We welcome the decision of the United States Supreme Court to hear a 9th Circuit case involving two Los Angeles County Sheriff's deputies which poses important peace officer safety and civil liability issues. Using a "provocation" theory followed by no other federal courts, the 9th Circuit upheld the award of $4 million dollars to two persons wounded by deputies even though the court determined the
use of force was reasonable
under the Supreme Court standard in
Graham v. Connor
The United States Supreme Court ruled in
Graham v. Connor
that a law enforcement officer's use of force was to be measured by the reasonableness of the action at the moment the force was used. This was meant to foreclose second guessing of split-second decisions, with the crucial factor being whether the suspect posed an immediate threat to the officer or others. The 9th Circuit, however, has undermined the Graham standard by creating a "
" This rule allows a plaintiff to recover damages if he can show the officer's reasonable use of force was made necessary by the plaintiff's violent response to the officer's conduct, the officer intentionally or recklessly provoked the response, or the provocation itself was an independent constitutional violation.
In the case the Supreme Court has decided to hear, (
Los Angeles County v. Mendez
) a 12-member Los Angeles County Sheriff's team was searching for a parolee-at-large who was described as "armed and dangerous." They first responded to a call that the parolee was seen entering a grocery store. He wasn't there, but an hour later he was allegedly spotted outside the house belonging to Paula Hughes. According to court records, Ms. Hughes had allowed a homeless couple, Angel Mendez and Jennifer Garcia, to live in a plywood shack behind her home. Two deputies went to the rear of the residence to clear the property and provide cover for other deputies. While searching the wooden shack, they pulled back a blanket covering the entrance and were confronted by Mr. Mendez who pointed a rifle at them (it was later found to be a BB rifle). They shot and wounded Mr. Mendez and also wounded Ms. Garcia.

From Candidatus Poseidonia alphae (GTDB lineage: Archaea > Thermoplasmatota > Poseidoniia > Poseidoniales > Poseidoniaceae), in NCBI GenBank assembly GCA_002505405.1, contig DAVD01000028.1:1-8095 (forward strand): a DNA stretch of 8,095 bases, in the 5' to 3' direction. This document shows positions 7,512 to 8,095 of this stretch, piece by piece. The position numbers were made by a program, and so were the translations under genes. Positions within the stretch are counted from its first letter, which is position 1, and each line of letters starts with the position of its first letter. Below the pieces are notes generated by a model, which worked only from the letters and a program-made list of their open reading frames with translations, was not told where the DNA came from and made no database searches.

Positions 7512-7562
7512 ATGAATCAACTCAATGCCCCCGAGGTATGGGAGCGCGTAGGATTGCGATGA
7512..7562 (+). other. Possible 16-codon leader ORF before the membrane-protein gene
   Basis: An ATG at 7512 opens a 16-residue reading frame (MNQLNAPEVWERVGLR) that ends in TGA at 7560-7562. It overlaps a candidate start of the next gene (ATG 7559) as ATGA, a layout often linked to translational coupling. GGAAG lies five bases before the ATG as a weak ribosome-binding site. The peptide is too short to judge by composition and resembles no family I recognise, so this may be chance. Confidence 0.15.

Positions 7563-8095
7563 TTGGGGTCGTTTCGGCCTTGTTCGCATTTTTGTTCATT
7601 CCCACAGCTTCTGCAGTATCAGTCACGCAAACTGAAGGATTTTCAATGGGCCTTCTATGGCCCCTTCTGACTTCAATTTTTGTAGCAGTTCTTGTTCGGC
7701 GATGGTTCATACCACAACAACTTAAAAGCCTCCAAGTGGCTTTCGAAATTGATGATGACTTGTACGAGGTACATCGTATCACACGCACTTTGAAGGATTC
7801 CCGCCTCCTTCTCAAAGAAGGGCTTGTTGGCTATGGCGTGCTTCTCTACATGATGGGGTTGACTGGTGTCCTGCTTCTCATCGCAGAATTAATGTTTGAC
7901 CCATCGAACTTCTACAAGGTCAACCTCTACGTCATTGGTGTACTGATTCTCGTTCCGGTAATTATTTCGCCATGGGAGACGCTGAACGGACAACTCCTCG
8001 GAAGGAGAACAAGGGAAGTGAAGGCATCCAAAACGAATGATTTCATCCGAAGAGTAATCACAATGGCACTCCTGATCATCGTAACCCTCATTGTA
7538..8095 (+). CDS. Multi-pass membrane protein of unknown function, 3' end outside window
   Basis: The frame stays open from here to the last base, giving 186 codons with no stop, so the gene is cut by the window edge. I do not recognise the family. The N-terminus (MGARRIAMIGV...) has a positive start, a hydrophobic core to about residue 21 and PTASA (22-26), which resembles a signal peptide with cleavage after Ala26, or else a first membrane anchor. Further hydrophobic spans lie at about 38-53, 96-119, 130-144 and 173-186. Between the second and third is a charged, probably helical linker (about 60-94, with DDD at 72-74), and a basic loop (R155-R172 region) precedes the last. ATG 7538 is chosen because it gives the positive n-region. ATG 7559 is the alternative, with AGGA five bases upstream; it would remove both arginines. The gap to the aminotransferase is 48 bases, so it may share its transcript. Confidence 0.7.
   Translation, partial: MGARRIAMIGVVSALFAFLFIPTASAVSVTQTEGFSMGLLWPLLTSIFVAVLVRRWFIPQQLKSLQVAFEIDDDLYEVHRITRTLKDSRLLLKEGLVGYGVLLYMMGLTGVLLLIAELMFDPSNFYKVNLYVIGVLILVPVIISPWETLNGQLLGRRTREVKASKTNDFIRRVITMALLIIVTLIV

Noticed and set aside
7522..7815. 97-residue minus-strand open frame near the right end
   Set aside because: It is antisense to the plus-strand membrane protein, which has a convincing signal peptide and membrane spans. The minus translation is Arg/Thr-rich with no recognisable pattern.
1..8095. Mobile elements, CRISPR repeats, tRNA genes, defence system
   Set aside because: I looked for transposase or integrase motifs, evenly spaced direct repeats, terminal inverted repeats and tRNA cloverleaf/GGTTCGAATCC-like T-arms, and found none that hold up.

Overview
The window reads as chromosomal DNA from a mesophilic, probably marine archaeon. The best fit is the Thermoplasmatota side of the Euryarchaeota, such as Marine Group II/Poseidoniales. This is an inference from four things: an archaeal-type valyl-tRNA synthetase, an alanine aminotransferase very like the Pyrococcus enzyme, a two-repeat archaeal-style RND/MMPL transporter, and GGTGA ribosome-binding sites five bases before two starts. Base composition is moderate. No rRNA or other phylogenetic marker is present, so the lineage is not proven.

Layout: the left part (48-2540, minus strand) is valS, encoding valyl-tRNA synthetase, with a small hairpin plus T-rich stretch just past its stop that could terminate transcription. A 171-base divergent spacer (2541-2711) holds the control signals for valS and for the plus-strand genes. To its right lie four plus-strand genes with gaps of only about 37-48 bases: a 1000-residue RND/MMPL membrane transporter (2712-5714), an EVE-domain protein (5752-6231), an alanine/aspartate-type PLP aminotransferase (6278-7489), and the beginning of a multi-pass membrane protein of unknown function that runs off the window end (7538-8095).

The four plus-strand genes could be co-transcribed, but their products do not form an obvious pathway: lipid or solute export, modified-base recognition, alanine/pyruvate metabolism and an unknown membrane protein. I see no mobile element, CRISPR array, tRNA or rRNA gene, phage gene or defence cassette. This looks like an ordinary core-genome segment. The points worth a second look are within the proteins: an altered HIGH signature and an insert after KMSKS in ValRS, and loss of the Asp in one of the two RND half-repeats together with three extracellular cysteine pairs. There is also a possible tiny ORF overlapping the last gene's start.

The 9th Circuit found the shooting to be reasonable but held the deputies liable under the invented "provocation rule" because they did not have a search warrant and failed to "
knock and announce
" before attempting entry into the plywood shack. Had this rule not been applied, only nominal damages would have been awarded.
The attorneys for the County of Los Angeles and the deputies aptly summed up the dangerousness of the rule: "The Ninth Circuit's 'provocation' rule puts the lives of officers at mortal risk by imposing civil liability for a reasonable use of force. An officer who has not used excessive force but who has nevertheless otherwise violated an individual's constitutional rights must refrain from defending himself even if his life is threatened or be held financially liable in a
42 U.S.C. section 1983 action
." (A 42 U.S.C. section 1983 action is a federal civil rights lawsuit alleging violations of the 4th Amendment.) The county argues that a 1989 Supreme Court ruling precludes liability for provocation when the use of force itself was reasonable.
Not only have
no other federal circuit court
adopted this "provocation rule", some have explicitly criticized it. These courts reject the idea that evaluation of whether an officer's use of force was reasonable should include consideration of actions prior to the use of force. Instead, they adhere strictly to the rule laid out by the United States Supreme Court in
limiting an excessive force case to deciding if the officer was in danger at the moment of the threat that resulted in the officer's use of force.
A decision on this case is expected by June 2017.